Obama’s Vision, Harlem’s Reality

If you want to see what President Barack Obama’s vision for the future of American education looks like, look no further than East 120th Street, where high standards, committed teachers and a robust, private-sector approach have already been implemented with remarkable success at the Harlem Village Academy. If the White House needs a model for the federal government to point to as proof that Mr. Obama’s plan will yield benefits, it could do no better than to pay a visit to this outstanding charter school.

Four years ago, when the first fifth graders walked through the doors of Harlem Village Academy, they mirrored the sad decline of New York City public schooling, their scores placing them in the nation’s bottom 20th percentile. Last year, those same students ranked No. 1 in math out of all the non-selective public schools in the state. Properly motivated and challenged—kids are in classes from 7:30 a.m. to 5:30 p.m.—students who otherwise were headed toward becoming members of the forgotten, adrift community of under-educated New York teens have instead thrived and established themselves firmly on the road to college.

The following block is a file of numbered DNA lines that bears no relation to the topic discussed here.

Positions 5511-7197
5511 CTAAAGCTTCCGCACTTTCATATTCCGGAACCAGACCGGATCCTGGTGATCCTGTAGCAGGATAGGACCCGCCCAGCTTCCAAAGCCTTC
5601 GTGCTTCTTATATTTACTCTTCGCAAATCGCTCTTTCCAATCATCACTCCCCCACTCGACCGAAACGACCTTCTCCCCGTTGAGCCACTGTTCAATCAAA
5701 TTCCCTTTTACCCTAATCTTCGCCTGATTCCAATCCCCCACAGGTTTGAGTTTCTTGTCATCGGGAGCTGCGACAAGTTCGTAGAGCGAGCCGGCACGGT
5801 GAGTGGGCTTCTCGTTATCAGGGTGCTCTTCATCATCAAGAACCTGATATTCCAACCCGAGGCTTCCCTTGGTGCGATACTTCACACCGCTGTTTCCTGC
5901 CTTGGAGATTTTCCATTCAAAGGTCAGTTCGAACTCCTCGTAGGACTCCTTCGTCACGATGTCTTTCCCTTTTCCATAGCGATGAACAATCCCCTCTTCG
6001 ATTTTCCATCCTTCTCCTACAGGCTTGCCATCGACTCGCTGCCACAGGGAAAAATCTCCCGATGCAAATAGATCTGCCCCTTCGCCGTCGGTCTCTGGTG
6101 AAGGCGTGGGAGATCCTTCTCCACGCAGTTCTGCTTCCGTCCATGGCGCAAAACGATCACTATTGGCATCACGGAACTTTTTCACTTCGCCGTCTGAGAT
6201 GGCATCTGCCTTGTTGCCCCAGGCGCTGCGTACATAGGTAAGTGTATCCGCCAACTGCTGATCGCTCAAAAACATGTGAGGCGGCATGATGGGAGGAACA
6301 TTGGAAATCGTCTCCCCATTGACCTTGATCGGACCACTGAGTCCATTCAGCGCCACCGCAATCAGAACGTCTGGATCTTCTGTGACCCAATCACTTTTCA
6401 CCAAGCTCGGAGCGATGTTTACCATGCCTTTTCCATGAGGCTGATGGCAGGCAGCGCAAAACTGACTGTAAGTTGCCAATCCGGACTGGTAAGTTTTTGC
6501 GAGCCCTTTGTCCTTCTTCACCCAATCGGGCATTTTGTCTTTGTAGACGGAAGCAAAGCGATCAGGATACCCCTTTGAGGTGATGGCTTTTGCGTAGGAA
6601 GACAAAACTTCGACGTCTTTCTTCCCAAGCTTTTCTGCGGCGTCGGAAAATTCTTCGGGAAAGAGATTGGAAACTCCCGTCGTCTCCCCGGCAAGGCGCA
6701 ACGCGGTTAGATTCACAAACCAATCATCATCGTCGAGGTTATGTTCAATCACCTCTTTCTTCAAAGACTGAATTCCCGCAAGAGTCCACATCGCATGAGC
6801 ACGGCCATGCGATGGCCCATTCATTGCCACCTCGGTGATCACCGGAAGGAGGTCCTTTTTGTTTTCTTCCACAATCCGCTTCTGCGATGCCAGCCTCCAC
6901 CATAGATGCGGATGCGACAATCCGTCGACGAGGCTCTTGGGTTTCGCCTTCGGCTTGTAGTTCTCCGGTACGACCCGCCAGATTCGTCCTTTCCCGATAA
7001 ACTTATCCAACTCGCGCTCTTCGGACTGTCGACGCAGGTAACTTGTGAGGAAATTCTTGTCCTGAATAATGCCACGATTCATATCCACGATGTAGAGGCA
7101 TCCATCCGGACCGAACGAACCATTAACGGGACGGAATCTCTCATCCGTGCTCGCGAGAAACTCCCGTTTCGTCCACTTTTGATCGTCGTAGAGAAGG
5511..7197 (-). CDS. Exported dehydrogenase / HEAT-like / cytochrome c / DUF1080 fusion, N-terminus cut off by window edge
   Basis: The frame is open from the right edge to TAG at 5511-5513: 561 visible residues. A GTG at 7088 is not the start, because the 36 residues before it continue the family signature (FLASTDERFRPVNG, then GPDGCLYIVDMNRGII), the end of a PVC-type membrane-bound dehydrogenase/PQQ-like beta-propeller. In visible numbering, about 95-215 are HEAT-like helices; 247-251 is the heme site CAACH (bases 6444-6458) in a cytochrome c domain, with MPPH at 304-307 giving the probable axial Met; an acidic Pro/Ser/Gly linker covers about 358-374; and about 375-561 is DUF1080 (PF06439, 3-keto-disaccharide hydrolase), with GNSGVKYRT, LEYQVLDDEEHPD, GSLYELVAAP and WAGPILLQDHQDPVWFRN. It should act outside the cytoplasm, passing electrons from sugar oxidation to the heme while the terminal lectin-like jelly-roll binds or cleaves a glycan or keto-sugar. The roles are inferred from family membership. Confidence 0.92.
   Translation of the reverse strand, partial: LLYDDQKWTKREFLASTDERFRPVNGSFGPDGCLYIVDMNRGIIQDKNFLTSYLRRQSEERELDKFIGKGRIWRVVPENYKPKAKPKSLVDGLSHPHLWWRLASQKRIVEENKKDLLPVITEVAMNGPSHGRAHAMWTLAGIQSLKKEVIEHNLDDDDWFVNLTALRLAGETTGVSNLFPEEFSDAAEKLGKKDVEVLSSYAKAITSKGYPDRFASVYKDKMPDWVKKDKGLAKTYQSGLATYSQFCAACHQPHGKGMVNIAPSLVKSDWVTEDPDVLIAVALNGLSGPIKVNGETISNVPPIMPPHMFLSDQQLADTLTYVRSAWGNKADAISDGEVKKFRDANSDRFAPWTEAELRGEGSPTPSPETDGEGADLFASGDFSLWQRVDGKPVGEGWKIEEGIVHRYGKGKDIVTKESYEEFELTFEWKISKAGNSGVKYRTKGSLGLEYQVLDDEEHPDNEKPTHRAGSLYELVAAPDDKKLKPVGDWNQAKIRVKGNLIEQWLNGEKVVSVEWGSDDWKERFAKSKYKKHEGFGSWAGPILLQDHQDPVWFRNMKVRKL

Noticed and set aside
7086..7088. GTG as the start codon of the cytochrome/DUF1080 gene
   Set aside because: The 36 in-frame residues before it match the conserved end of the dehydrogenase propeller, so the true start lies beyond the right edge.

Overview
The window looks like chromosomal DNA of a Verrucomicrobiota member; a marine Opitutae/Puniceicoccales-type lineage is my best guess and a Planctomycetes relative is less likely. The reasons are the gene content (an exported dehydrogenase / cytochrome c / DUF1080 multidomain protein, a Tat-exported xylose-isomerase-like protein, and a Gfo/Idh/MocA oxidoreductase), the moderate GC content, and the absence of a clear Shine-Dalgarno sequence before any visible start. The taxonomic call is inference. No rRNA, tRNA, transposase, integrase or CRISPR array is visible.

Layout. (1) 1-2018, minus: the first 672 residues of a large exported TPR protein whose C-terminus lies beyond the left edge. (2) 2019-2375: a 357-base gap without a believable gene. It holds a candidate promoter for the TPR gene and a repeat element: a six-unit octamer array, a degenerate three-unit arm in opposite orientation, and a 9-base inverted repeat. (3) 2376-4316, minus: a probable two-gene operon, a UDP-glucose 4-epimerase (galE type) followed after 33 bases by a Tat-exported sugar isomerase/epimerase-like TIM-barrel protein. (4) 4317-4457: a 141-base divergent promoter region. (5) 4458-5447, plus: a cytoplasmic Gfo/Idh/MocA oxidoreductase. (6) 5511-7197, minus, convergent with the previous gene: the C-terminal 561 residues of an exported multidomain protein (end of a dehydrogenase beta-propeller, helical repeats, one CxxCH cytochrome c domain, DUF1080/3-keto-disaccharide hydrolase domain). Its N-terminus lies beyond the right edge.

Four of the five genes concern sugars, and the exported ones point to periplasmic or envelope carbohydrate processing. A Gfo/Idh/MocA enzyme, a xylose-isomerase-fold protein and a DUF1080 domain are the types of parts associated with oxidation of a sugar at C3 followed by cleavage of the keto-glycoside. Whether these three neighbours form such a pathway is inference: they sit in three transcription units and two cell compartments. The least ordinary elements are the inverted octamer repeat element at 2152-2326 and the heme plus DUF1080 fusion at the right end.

Schools Chancellor Joel Klein’s commitment to charter schools—which operate with public money but are not subject to union control—has not made him popular with the teacher’s union. The argument goes that charter schools increase the gap between educational haves and have-nots. That’s ridiculous. Charter schools provide those parents who can’t afford private schools with choices. And they raise the bar for non-charter schools, which is good for everybody.

Over 100 charter schools will be up and running come September, compared with 17 when Michael Bloomberg took office. As Barack Obama begins the long, hard road of bringing American public school students up to par with our competitors overseas, New Yorkers can take pride that the bold experiment has already begun in our city, with great results.